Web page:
|Reviews for Fairy Tales of Alisa III|
| BenoitRen chapter 1 . 8/9/2011
I thought Gwyn at the beginning sounded cute. :)
As for the fairy tale, it was weird. I liked it, but it still sounded weird to me because suddenly the soldier is in an enchanted land after wading through plants. It's probably symbolic, but I'm the type that prefers explicitism.
| Dreamer chapter 1 . 7/31/2011
Okay, I thought this was a cute short-story. Laya's interactions with Gwyn were very fitting, and I liked how, while it was subtle, there was a certain protectiveness shown for her little one.
The fairytale itself was very symbolic, and one could gather many meanings that were hinted throughout. Though, I do wonder what Laya was thinking about as she told this story and what it meant to her.
| DezoPenguin chapter 1 . 7/31/2011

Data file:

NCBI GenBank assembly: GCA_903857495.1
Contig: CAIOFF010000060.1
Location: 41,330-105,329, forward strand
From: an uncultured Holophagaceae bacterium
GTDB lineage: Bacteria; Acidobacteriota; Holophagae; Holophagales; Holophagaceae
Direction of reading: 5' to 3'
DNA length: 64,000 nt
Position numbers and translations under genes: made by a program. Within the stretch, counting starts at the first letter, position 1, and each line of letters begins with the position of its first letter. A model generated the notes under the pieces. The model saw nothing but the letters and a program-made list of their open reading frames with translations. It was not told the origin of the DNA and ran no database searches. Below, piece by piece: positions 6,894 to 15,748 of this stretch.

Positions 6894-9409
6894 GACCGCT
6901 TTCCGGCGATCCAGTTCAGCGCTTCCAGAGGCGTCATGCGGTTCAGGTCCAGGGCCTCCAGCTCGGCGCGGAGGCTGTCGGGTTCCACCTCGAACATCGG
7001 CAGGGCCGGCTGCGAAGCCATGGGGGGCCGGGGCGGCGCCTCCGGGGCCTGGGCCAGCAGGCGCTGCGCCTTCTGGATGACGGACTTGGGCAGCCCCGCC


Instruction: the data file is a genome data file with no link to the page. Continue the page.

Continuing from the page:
An interesting story. I enjoyed the framing sequence with Laya's maternal moments (it's appropriate, of course, because she's the only one we see of the six mothers actually acting "maternal," if stereotypically so, in her comments to her child at the beginning of each quest, which suggests something about the attitude she takes towards home and family). The fairy tale itself was interesting, and I'm kind of intrigued by the message or "moral": the princess found herself torn between love and duty, the people of her kingdom were selfish and possessive, which in turn drove her to abandon them, which led them to become bitter and warlike. So given that it's being told to two princesses, is it an exhortation to obey duty over love? Or a caution that if one's people turn on one, it's all right to turn on them and live for yourself? Or just a lesson that people are what they are and there are often no perfectly right or wrong answers? And is it supposed to be a metaphor for something we know from PS history, or merely a story? Questions abound, but it made for an interesting read!